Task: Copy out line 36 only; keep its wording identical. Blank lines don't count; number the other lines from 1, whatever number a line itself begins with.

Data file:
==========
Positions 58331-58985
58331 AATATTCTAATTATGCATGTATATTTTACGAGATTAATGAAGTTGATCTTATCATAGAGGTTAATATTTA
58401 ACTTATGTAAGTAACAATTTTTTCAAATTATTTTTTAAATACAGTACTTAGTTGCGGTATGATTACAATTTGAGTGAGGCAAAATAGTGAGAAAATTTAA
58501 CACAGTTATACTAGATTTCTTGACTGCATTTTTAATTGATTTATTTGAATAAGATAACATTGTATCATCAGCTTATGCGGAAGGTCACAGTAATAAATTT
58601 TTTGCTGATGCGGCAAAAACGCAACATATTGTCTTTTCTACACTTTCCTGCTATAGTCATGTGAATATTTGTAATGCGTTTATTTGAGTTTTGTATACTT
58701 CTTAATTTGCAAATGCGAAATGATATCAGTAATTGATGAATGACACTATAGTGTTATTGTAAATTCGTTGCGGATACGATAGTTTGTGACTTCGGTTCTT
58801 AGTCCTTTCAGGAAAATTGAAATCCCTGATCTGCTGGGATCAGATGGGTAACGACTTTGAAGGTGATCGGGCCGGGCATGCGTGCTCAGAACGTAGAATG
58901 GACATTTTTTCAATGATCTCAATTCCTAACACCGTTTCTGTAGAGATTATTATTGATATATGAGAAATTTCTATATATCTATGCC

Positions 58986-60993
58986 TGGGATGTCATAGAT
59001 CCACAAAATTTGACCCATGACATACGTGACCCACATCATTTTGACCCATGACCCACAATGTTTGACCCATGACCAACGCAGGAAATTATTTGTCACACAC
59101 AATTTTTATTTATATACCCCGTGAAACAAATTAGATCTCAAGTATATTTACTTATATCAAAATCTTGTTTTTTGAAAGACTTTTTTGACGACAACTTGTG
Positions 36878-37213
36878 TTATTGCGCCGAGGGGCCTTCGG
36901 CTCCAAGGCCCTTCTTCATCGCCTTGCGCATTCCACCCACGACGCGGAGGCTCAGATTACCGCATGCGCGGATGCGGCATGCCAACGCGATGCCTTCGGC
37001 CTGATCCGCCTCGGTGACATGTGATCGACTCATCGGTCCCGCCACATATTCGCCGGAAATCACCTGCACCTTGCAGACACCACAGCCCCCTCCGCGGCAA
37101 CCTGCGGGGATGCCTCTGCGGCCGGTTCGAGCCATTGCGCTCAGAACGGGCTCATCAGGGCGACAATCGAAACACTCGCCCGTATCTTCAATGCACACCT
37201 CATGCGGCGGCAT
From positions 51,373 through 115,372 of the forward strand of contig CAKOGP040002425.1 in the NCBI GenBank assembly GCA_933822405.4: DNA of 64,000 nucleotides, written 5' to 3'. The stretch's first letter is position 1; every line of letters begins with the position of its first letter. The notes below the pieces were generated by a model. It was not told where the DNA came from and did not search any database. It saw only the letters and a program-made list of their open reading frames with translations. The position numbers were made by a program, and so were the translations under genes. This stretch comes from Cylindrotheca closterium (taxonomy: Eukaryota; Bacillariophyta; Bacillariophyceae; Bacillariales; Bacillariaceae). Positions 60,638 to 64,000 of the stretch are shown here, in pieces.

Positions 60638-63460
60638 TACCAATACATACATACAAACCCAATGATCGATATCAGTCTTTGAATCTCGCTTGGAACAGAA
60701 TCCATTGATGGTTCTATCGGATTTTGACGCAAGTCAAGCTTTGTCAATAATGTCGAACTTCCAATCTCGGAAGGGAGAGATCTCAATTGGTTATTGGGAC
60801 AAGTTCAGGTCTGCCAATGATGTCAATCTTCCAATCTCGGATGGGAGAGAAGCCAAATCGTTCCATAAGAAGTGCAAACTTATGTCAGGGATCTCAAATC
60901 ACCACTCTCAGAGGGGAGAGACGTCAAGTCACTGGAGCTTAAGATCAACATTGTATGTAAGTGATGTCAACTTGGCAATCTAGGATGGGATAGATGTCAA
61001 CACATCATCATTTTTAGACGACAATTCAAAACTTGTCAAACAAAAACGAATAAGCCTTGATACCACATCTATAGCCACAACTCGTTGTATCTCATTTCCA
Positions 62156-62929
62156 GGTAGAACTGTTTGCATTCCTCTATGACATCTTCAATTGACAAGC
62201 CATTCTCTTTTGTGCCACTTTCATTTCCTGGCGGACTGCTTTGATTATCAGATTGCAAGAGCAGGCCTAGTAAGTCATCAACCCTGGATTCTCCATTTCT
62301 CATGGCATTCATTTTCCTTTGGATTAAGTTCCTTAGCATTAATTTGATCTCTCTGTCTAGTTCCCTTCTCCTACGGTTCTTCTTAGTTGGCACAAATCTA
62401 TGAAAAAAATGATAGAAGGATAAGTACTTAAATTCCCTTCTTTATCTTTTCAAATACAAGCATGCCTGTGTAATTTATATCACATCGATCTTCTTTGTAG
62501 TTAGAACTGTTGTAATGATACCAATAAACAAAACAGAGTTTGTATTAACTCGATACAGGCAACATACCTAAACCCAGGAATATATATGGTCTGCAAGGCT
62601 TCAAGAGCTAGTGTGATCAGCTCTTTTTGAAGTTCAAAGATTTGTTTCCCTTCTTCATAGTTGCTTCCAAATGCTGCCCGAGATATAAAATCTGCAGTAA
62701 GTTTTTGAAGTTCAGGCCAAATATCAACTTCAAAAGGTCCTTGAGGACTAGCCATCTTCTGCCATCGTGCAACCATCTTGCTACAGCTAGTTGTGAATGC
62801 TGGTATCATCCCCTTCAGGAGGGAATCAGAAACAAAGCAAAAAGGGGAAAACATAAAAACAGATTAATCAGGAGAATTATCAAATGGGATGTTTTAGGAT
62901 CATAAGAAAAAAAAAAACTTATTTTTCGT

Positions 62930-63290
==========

Positions 62930-63290